Screening for Breast Cancer Results in Increased Diagnoses of Early Stage Cancer
Breast cancer stage before, during and after introduction of a screening programme in Norway
Screening for breast cancer appeared to have a very limited effect on the occurrence of serious and aggressive cancer cases. On the other hand, it appeared to detect more early cancer cases, cases which would otherwise never have developed – but which are treated due to screening. This is the conclusion of a study from Aarhus University, Denmark, that has just been published in the European Journal of Public Health based on data from all women over the age of 20 in Norway (approx. 1.8 million in 2010).
Examining the various stages of cancer
The new element is that the researchers looked at the severity of the diagnosis, which is divided into four stages, from the very early stages when cancer is local up to the metastatic phase.
In this study, the researchers examined the stage distribution of breast cancer diagnosed before the introduction of screening, during the introduction and after the scheme was fully implemented.
"The idea of screening is that the cancer should be detected as early as possible so that the woman can be treated and cured. So when you introduce screening women should be, as it was, transferred from having cancer in advanced stages to having cancer in an early stage. That is, if the screening works according to plan," says Associate Professor, PhD Henrik Støvring of the Aarhus University, who is a lead researcher behind the project together with BSc Mette Lise Lousdal.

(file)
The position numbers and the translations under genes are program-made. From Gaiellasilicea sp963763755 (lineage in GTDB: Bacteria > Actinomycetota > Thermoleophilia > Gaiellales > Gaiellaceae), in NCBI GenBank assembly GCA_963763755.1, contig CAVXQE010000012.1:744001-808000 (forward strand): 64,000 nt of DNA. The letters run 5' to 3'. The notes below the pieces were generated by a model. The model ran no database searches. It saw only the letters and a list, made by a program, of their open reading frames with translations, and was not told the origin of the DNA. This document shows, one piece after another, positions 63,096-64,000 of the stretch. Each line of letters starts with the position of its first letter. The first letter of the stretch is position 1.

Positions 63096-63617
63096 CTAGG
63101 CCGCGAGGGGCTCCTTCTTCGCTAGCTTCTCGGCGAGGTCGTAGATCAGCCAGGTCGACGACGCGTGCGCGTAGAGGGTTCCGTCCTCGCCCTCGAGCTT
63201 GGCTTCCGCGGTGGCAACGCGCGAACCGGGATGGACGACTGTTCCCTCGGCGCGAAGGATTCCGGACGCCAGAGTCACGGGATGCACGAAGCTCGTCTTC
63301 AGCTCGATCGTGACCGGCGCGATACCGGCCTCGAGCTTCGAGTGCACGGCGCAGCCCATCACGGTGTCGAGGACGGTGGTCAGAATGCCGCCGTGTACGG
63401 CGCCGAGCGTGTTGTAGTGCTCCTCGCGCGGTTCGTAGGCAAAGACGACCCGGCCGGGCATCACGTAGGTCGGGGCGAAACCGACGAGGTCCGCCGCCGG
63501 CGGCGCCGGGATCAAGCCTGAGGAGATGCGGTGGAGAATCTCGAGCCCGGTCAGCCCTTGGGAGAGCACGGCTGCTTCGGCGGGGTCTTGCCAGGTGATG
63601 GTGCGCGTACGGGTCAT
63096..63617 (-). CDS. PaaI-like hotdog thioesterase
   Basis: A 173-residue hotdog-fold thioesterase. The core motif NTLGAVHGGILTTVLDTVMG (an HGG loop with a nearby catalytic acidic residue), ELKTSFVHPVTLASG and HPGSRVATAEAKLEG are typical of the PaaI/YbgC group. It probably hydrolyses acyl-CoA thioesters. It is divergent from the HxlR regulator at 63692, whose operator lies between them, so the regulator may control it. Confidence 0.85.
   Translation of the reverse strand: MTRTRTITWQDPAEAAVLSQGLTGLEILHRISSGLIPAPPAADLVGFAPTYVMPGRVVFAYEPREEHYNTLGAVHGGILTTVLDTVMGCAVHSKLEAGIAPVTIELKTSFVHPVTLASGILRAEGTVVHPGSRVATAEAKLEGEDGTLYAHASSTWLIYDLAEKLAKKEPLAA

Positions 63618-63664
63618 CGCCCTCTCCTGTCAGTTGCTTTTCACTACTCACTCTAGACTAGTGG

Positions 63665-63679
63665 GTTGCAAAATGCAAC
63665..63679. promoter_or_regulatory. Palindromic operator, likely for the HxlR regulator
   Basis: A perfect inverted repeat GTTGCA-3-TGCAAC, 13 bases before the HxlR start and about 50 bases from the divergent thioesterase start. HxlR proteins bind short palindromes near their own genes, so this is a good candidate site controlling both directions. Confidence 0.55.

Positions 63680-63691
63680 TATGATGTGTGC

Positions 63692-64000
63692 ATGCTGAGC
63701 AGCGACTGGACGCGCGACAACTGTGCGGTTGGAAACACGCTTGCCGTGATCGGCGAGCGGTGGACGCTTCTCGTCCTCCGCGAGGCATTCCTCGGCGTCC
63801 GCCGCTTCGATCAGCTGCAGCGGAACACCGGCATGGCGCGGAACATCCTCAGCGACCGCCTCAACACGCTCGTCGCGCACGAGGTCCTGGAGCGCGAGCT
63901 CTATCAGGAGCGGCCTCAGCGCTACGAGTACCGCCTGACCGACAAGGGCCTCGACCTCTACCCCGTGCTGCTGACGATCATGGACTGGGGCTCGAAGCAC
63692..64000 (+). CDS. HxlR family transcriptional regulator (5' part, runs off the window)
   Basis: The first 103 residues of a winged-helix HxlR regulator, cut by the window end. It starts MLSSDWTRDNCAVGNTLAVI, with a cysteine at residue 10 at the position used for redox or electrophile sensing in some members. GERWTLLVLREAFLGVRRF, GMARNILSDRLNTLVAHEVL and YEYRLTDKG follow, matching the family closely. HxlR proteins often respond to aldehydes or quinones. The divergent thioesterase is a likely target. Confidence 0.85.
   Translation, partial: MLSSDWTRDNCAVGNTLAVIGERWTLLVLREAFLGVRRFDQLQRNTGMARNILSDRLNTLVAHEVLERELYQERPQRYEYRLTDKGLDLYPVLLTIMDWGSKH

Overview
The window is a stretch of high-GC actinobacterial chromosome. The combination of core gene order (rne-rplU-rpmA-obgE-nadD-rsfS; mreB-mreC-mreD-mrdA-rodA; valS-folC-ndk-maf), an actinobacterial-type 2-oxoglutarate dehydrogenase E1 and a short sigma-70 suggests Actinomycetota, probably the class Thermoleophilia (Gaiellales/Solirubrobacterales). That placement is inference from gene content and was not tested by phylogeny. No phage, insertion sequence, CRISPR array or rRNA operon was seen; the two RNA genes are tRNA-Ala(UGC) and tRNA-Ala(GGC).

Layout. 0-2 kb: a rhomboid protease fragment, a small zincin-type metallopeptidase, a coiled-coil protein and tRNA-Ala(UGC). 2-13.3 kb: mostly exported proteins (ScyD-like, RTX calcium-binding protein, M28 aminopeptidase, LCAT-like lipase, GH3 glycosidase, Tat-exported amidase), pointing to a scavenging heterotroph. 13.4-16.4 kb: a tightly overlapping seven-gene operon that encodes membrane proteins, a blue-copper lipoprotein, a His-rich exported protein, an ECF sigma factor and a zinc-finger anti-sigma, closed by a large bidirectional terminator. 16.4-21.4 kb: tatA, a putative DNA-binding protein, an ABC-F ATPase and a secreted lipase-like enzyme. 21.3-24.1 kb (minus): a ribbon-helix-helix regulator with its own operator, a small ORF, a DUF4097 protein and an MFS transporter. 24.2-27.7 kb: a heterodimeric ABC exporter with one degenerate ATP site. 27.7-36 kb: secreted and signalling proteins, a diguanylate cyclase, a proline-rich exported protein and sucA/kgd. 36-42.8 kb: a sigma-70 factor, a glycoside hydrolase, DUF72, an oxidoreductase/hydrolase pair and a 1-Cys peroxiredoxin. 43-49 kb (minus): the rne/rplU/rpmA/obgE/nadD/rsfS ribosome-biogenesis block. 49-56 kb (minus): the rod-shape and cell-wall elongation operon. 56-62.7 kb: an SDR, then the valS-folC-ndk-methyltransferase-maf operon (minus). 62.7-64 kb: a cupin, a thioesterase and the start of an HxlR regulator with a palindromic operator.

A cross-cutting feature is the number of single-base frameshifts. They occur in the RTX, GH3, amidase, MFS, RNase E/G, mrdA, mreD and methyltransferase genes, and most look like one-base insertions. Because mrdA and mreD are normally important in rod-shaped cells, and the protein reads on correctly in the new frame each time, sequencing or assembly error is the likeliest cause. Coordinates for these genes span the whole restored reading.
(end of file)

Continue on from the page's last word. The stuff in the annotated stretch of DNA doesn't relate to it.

Primarily discovers indolent cancer
The researchers examined how the distribution of the four stages of cancer developed from 1987 to 2010: "We can see that since screening was introduced in Norway, the rate of discovery of breast cancer in the early stage among women aged 50-69 has almost doubled - while there has been virtually no change in the number of advanced stages. This suggests that screening primarily detects more cases of indolent cancer, which if there had been no screening, the woman would have died with – and not died of," says Henrik Støvring.
He added that the screening may still have had a beneficial effect on mortality – this aspect was not examined by the study. "But if that was the case then there should indeed be an increase of the early stages, but there ought to be an almost equally sized decline in the late stages as well. And this we did not find," he says.
The authors concluded that incidence of localised breast cancer increased significantly among women aged 50-69 years old after introduction of screening, while the incidence of more advanced cancers was not reduced in the same period when compared to the younger unscreened age group.
The next step upon retrieving data from the Cancer Registry of Norway in the research project will be to analyse similar figures from Denmark.
Lousdal ML, Kristiansen IS, Møller B, et al. Trends in breast cancer stage distribution before, during and after introduction of a screening programme in Norway. Eur J Public Health; 2014 Mar 4. [Epub ahead of print]